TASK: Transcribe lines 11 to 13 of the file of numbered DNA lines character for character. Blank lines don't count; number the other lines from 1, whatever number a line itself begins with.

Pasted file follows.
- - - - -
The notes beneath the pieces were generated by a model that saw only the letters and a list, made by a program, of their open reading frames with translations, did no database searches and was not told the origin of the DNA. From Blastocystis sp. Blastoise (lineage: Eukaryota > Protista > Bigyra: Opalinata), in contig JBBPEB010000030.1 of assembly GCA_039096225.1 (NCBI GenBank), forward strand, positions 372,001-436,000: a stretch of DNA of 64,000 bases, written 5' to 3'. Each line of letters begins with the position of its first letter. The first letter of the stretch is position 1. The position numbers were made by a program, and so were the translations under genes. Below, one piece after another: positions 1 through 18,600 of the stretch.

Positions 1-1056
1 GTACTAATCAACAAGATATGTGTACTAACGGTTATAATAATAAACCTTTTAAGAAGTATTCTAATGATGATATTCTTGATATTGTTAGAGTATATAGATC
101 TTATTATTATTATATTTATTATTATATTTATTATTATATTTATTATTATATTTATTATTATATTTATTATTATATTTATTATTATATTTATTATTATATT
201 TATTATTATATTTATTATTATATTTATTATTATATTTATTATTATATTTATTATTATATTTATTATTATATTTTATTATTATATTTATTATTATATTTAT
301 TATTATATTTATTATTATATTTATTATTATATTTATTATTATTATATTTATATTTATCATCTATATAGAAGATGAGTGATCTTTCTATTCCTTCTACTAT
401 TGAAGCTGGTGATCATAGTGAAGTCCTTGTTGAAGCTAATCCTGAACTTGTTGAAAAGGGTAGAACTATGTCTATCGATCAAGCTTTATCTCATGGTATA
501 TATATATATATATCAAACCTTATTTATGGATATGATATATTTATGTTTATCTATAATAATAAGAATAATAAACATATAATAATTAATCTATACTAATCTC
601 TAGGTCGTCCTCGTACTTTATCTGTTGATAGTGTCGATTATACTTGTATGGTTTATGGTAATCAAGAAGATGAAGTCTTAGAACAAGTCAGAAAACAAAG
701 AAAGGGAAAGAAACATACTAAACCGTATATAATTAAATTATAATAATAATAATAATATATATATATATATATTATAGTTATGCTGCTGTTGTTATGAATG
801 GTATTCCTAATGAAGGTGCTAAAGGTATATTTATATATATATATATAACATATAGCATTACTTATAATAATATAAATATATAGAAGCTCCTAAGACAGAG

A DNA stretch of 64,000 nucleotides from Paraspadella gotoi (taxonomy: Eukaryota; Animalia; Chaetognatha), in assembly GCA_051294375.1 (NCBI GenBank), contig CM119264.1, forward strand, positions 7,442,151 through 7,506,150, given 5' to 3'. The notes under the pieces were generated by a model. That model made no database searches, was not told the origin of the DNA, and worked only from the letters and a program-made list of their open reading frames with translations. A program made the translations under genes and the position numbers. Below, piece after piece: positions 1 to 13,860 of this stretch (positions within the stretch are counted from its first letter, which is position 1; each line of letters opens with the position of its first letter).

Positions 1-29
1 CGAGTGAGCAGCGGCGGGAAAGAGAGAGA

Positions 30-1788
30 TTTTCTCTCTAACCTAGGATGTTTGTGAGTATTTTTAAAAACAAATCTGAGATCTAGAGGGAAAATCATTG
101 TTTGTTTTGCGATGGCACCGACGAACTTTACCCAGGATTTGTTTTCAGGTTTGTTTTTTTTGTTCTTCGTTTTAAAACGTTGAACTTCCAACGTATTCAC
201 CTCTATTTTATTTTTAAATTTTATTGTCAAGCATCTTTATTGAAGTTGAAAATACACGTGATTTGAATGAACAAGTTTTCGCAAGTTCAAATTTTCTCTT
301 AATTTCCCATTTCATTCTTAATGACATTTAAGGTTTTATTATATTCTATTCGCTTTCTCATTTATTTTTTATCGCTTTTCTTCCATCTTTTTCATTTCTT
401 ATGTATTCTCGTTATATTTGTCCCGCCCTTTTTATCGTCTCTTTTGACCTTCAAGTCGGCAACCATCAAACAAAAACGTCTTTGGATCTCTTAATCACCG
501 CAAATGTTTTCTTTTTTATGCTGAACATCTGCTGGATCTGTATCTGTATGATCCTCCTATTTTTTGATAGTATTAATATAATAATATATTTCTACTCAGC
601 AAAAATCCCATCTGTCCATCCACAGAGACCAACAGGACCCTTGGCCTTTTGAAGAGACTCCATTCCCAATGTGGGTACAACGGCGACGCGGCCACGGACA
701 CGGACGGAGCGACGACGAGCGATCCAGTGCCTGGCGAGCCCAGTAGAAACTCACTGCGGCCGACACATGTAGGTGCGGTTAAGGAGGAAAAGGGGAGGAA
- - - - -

801 GTATTCCTAATGAAGGTGCTAAAGGTATATTTATATATATATATATAACATATAGCATTACTTATAATAATATAAATATATAGAAGCTCCTAAGACAGAG

A DNA stretch of 64,000 nucleotides from Paraspadella gotoi (taxonomy: Eukaryota; Animalia; Chaetognatha), in assembly GCA_051294375.1 (NCBI GenBank), contig CM119264.1, forward strand, positions 7,442,151 through 7,506,150, given 5' to 3'. The notes under the pieces were generated by a model. That model made no database searches, was not told the origin of the DNA, and worked only from the letters and a program-made list of their open reading frames with translations. A program made the translations under genes and the position numbers. Below, piece after piece: positions 1 to 13,860 of this stretch (positions within the stretch are counted from its first letter, which is position 1; each line of letters opens with the position of its first letter).

Positions 1-29